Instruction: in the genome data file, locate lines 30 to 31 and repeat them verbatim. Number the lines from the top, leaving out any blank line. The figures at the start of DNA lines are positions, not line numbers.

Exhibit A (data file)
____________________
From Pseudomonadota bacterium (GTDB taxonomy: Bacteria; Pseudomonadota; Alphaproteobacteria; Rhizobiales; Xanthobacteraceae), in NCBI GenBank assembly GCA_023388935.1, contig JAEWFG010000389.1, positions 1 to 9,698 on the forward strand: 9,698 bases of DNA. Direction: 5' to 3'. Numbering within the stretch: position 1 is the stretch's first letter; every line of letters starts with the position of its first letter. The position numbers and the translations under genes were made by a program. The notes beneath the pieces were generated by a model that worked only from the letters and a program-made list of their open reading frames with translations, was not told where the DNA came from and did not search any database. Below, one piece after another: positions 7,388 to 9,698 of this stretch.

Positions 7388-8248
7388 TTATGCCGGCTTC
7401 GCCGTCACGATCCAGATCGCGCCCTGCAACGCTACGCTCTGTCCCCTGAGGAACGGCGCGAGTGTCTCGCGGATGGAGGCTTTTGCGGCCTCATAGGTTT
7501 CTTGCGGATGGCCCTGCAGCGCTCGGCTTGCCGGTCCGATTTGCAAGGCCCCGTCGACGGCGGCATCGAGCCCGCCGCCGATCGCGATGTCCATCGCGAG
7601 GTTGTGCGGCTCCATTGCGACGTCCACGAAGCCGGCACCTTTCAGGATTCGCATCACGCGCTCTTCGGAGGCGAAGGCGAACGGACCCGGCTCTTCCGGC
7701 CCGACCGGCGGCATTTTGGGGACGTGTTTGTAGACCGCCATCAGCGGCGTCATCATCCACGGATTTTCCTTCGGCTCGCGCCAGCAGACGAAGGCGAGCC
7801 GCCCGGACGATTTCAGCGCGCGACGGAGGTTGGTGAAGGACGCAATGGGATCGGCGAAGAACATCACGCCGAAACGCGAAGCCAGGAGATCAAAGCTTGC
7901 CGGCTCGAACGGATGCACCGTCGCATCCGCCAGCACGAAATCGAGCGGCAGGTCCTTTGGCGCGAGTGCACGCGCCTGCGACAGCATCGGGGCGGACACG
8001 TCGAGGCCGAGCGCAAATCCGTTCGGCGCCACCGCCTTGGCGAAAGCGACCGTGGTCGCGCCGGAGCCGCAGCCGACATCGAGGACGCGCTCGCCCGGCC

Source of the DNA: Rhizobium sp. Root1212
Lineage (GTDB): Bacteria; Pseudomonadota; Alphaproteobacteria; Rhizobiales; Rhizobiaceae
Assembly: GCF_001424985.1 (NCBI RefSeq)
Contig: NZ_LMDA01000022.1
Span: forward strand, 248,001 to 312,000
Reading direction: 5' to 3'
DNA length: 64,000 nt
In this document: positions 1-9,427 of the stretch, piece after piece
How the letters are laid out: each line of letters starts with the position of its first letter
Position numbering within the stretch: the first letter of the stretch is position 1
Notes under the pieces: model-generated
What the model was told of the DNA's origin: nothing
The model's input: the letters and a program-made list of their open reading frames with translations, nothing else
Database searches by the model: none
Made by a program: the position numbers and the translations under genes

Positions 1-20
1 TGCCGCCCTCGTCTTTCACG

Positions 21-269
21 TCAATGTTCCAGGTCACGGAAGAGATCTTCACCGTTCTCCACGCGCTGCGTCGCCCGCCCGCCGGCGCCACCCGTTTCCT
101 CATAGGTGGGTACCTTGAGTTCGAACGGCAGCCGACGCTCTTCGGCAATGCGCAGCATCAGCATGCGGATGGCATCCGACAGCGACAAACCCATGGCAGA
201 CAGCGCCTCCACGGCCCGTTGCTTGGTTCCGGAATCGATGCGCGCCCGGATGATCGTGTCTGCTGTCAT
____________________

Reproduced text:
101 CATAGGTGGGTACCTTGAGTTCGAACGGCAGCCGACGCTCTTCGGCAATGCGCAGCATCAGCATGCGGATGGCATCCGACAGCGACAAACCCATGGCAGA
201 CAGCGCCTCCACGGCCCGTTGCTTGGTTCCGGAATCGATGCGCGCCCGGATGATCGTGTCTGCTGTCAT